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Fighting for Yours and your child's Rights: Child Arrangements Explained

It's no secret that some of the heart-wrenching disputes a solicitor sees, are those revolving around contact arrangements for children. Nothing stirs the soul quite like the thought of a child caught in a tug-of-war between parents. Family Law Group has witnessed too many of these battles, and they are never easy. They are, however, sometimes necessary, and it is crucial for parents to understand their rights as they navigate this challenging landscape.

First, let's delve into the laws in UK with regards to Child Arrangements. Understanding these laws can often feel overwhelming. So, to simplify, 'Parental Responsibility' is a key term you'll hear often. This refers to the legal rights, duties, powers, responsibilities and authority a parent has for a child, and the child's property. Another phrase you'll encounter is 'Child Arrangement Orders'. This refers to court orders that determine who is responsible for the care of a child, including who they live with, and how often the child will have contact with the parent they do not live with. These terms form the foundation of many disputes when it comes to child arrangements and are central for understanding how the process works.

What are the factors considered in these proceedings? The court's paramount concern is always the welfare of the child. This overarching principle is embedded in the Children Act 1989, a seminal piece of legislation that continues to guide family courts. In deciding what is best for the child, courts will consider factors such as the child's wishes and feelings (considering their age and understanding), their physical, emotional and educational needs, and the potential effect of any changes in circumstances, among other things.

Now, let's consider the process. It's important to note that the court is always a place of last resort. The initial step is often mediation, where a neutral third party tries to help both parents reach an agreement. If an agreement cannot be reached at mediation or via negotiation directly or via solicitors.  If a fair outcome cannot be reached then the case progresses to court. In court, each parent (or their legal representative) presents their case. The court then makes a decision based on what it considers to be in the child's best interests (often based on opinion provided by Cafcass). This is a simplified overview, but it gives you an idea of what to expect.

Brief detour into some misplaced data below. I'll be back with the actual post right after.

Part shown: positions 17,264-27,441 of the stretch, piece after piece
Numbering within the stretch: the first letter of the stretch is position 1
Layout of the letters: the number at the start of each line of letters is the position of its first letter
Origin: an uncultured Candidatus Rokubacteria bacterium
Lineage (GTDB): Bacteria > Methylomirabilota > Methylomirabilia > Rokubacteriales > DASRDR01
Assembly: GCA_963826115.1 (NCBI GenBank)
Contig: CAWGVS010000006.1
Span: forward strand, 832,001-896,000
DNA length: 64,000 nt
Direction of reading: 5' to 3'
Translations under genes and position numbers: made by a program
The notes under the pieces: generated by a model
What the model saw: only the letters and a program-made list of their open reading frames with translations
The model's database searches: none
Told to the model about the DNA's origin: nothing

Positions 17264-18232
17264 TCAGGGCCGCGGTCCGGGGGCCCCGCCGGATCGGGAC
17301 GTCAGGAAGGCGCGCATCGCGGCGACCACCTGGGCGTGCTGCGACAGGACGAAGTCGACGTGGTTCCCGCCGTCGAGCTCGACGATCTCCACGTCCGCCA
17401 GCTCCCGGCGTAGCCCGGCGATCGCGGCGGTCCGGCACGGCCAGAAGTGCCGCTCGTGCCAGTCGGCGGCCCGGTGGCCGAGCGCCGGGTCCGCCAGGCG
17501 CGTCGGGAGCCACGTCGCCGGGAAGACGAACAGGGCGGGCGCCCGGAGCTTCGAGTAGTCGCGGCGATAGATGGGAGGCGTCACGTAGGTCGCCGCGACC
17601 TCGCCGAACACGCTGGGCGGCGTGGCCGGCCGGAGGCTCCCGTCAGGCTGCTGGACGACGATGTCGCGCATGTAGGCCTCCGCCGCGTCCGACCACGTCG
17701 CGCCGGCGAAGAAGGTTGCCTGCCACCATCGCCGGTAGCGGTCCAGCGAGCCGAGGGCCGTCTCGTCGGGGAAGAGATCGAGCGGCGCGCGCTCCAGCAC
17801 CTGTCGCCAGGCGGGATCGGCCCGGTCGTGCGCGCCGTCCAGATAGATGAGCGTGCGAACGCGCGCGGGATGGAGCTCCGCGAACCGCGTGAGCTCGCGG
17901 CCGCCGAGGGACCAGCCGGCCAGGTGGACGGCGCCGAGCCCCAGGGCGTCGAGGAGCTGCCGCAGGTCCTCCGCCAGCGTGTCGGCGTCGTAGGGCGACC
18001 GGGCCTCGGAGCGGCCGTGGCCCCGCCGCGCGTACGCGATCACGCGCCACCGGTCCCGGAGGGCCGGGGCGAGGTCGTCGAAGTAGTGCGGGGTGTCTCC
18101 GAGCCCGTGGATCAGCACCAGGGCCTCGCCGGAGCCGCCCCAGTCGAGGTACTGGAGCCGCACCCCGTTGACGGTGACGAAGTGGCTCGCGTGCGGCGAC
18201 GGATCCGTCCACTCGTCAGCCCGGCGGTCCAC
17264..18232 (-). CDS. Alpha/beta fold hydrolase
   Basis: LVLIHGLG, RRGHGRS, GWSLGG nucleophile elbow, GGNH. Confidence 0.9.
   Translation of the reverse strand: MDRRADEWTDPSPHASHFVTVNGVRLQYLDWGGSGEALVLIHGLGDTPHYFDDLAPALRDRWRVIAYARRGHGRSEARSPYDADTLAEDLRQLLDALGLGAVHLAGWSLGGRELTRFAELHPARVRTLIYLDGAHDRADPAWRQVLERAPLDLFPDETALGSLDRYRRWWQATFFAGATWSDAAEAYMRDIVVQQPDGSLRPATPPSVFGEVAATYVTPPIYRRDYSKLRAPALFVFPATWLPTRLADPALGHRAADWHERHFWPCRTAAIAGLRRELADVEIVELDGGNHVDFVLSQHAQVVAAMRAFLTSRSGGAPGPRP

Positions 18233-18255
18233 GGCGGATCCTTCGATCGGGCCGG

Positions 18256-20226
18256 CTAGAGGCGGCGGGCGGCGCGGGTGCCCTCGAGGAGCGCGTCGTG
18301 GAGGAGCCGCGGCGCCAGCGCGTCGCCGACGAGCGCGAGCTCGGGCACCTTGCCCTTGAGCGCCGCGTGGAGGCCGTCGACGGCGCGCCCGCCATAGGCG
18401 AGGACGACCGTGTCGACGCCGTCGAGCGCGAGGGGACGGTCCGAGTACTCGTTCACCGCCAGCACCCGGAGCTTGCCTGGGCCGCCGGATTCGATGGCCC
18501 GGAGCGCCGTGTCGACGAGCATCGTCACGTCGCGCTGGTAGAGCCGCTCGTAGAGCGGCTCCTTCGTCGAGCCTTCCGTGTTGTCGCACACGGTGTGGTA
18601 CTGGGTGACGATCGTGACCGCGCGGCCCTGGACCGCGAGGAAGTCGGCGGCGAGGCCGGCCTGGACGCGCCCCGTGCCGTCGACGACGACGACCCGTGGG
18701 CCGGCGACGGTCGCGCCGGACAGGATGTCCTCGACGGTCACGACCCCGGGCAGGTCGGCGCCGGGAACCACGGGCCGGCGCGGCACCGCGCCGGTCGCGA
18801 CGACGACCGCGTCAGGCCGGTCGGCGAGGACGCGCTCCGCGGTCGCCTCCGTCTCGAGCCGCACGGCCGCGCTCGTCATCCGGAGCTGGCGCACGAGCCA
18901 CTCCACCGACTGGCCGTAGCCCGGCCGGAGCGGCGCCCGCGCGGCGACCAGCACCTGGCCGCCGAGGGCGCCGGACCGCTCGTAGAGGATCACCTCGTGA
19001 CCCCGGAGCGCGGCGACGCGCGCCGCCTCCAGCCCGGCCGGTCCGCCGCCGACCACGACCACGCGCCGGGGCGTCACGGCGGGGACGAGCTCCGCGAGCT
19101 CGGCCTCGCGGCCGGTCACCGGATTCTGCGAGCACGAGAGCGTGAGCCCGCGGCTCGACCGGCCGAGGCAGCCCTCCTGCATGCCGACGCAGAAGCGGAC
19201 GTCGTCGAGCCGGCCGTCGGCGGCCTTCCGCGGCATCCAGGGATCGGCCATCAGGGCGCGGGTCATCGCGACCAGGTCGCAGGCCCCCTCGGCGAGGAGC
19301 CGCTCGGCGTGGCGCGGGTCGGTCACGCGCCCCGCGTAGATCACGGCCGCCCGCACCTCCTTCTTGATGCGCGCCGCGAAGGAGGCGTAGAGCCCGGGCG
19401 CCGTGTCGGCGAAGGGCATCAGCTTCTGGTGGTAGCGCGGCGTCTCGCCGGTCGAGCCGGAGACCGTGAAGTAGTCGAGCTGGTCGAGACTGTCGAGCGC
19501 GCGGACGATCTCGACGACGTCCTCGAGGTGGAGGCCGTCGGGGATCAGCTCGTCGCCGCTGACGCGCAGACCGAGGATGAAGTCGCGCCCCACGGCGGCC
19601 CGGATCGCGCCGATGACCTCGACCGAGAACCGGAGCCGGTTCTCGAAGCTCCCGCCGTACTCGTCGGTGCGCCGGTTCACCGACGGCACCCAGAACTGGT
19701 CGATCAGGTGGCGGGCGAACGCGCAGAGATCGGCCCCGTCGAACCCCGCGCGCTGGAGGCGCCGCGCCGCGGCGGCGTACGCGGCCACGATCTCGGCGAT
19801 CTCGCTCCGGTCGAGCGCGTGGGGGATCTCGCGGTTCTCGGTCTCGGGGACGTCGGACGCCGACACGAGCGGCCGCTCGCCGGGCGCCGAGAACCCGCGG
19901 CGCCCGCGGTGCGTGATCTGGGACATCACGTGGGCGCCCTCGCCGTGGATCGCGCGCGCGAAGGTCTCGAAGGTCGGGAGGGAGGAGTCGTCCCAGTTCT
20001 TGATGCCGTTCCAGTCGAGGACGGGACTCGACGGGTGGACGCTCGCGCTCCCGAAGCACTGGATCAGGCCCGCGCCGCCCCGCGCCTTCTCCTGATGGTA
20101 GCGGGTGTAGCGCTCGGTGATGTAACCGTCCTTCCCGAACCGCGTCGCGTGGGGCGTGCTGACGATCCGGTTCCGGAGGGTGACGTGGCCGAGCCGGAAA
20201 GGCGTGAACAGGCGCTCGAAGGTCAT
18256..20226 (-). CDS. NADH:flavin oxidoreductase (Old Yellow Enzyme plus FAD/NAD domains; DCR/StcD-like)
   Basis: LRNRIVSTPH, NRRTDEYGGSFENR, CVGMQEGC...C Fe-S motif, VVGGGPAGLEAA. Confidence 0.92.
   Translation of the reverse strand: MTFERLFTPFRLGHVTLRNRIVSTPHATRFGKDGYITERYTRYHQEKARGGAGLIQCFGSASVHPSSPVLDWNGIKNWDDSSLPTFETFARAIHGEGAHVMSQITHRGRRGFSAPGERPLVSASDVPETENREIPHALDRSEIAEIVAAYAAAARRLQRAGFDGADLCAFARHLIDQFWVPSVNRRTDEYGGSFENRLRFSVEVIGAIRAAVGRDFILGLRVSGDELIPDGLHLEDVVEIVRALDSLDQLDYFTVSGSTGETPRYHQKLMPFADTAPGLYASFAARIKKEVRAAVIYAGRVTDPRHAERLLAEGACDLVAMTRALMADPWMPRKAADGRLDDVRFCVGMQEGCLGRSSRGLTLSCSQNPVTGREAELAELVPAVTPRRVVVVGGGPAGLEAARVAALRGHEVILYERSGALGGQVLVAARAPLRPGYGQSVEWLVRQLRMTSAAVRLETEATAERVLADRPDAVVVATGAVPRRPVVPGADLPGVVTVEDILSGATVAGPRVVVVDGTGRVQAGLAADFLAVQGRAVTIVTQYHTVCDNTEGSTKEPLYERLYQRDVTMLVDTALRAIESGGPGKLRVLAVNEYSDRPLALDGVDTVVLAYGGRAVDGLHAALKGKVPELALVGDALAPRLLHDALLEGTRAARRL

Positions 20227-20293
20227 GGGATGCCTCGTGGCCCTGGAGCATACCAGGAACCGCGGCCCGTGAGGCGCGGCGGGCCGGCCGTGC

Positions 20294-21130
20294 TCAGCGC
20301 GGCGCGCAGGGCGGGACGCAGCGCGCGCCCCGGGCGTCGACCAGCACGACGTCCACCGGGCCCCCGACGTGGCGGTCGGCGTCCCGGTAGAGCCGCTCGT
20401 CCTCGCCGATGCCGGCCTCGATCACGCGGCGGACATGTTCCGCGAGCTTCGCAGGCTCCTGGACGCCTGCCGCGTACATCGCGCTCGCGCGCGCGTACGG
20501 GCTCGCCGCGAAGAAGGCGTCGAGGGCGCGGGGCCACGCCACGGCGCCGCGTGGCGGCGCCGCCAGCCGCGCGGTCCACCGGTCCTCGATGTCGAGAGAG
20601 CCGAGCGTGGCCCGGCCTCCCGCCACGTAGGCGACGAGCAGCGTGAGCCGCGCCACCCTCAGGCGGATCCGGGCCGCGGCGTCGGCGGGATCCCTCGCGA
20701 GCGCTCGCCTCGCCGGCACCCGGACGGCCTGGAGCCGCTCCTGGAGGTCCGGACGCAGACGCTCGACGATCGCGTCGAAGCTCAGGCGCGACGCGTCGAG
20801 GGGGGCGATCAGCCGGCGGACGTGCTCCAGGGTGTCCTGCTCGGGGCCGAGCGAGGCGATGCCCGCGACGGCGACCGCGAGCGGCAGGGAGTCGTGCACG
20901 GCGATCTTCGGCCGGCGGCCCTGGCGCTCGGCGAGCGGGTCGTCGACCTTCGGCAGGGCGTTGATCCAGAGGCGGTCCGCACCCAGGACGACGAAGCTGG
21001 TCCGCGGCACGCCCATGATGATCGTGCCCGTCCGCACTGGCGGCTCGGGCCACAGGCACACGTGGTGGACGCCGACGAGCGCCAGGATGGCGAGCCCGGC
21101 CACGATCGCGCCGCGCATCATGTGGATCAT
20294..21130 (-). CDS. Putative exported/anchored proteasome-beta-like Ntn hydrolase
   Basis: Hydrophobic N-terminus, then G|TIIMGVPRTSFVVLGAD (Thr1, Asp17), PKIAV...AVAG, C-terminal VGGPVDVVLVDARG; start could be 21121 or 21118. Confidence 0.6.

As we move on to tips for protecting your rights in these proceedings, the first piece of advice is to keep meticulous records. These might include written accounts of interactions with the other parent, evidence of your involvement in your child's life (like attending school meetings or doctor's appointments), This evidence can be vital in court.

Next, never underestimate the importance of legal representation. These matters can be complex and emotionally charged, and having a solicitor who knows the law and understands your rights can make a significant difference. Emotional support is also crucial. This might come from a professional counsellor or trusted friends and family. Staying calm and composed throughout the process, difficult as it may be, is paramount. 

Lastly, remember that while the journey may be hard, the goal is simple: the best interests of your child. Seek professional advice, understand your rights, and focus on the welfare of your child above all else. At the end of the day, no matter how the child arrangements are divided, your role as a loving, supportive parent is most important.

If you are struggling with a similar situation, then please book your free initial 15 minutes phone call by pressing ‘book online’ in the menu at the top of this page.

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